Contents

SynopsisEdit

This book attempts to teach the skills that can help you to have lucid dreams — dreams in which you know that you are dreaming. For the skeptical, lucid dreams have been scientifically demonstrated to exist. The ability to lucid dream will open your mind to a world of infinite possibilities as you become adept at taking control of your dreams.

We will start by explaining how lucid dreaming works biologically. Next, the book will prepare you for lucid dreaming by helping you to remember more of your dreams (dream recall). You will then learn a variety of ways of becoming, and staying, lucid. Finally, you will find suggested activities to try while in the dream world...

ContentsEdit

Before each target there is an image with a subjective indication of how complete that target is:

Means that there is little information or the information there may not be reliable.
Means that there is some information, but it's not very detailed or extensive.
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IntroductionEdit

  1. Disclaimer
  2. About dreaming
  3. About lucid dreaming
  4. Possible dangers of lucid dreaming
    1. Alienation
    2. Dissociation
    3. Controversial: Accidentally encountering “spiritual” entities
    4. Controversial: Creating bad habits or becoming a control freak
    5. Controversial: Exhaustion
    6. Controversial: Inability to stop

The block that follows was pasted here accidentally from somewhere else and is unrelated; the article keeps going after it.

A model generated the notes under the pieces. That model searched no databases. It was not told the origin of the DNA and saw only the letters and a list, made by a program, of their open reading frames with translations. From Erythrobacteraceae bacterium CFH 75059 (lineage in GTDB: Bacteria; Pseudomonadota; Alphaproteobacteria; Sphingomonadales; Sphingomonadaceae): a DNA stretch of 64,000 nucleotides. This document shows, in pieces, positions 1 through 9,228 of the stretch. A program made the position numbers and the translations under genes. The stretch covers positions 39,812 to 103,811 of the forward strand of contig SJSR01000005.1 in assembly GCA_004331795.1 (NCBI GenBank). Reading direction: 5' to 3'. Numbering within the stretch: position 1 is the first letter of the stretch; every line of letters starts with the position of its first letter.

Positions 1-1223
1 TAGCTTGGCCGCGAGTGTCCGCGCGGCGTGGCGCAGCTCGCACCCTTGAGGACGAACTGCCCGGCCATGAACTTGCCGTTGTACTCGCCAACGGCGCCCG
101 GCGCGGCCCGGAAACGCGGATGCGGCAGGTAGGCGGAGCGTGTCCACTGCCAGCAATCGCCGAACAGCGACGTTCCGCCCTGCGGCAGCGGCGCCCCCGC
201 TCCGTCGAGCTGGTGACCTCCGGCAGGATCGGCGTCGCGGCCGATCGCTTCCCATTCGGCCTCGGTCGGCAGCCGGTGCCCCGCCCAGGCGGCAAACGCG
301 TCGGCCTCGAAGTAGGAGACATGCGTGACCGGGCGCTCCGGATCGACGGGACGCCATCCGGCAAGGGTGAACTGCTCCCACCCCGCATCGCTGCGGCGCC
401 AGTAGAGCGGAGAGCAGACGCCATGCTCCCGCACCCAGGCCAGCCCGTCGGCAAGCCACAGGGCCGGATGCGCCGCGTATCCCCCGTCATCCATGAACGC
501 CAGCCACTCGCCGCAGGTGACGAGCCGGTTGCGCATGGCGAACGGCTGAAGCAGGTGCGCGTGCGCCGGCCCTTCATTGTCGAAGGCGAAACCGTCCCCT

7. Controversial: Undesirable false awakenings
  5. Similar techniques

Dream RecallEdit

Improving dream recall

Induction TechniquesEdit

  1. Preliminary
    1. Waking up and getting to sleep
    2. Reality checks
  2. Techniques
    1. WBTB
    2. Autosuggestion
    3. MILD
    4. WILD
      1. Eyelid Pattern
      2. Hypnagogic Imagery
      3. Counting
    5. Incubating dreams
      1. Chaining dreams
      2. VILD
      3. LILD
    6. CAT
    7. Tibetan methods
    8. Other techniques
  3. Other methods
    1. Drugs
    2. Food and drink
    3. Gadgets
    4. Software

UsingEdit

  1. Dream stabilization
    1. Hand rubbing
    2. Spinning
    3. Slowing it down
    4. Touching your dream
    5. Trying to recover your waking memory and cognitive capacities
    6. False awakening
  2. Recovering from lost visuals
    1. Autosuggestion
    2. Visualising
  3. Getting objects into your dream
  4. What you can do
    1. Easy
    2. Medium
    3. Hard
  5. Conclusion

GlossaryEdit

An alphabetical list of everything mentioned

AppendicesEdit

Various posts from forums where people originally described their techniques
Other documents (FAQs, etc.)

Further ReadingEdit

On the web and in print

FAQEdit

A FAQ page for you to post any question you might have about lucid dreaming

AuthorsEdit

In alphabetical order:

  • Evilshiznat has had a few lucid dreams.
  • Kaycee (cont) (talk) is a natural-born lucid dreamer who upholds a practical view on most things.
  • KirbyMeister has only had one lucid dream so far, re-organized the entire Appendices area, and is a total Spongebob freak.
  • r3m0t (cont) (talk) (15) has only had a few lucid dreams so far, but has written most of the information in the wikibook.
  • Sourcejedi has just come out of anonymous lurking to demonstrate his ruthless editing tendencies by trying to clean up someone else's botched rename. He also has far too brief lucid dreams.
  • Tharenthel (Talk) (Contribs) has had a few lucid dreams so far, and has done mostly reorganization.
  • Xgamer4 has had many lucid dreams. He made (if you can call it that) the FAQ page, and monitors the page.
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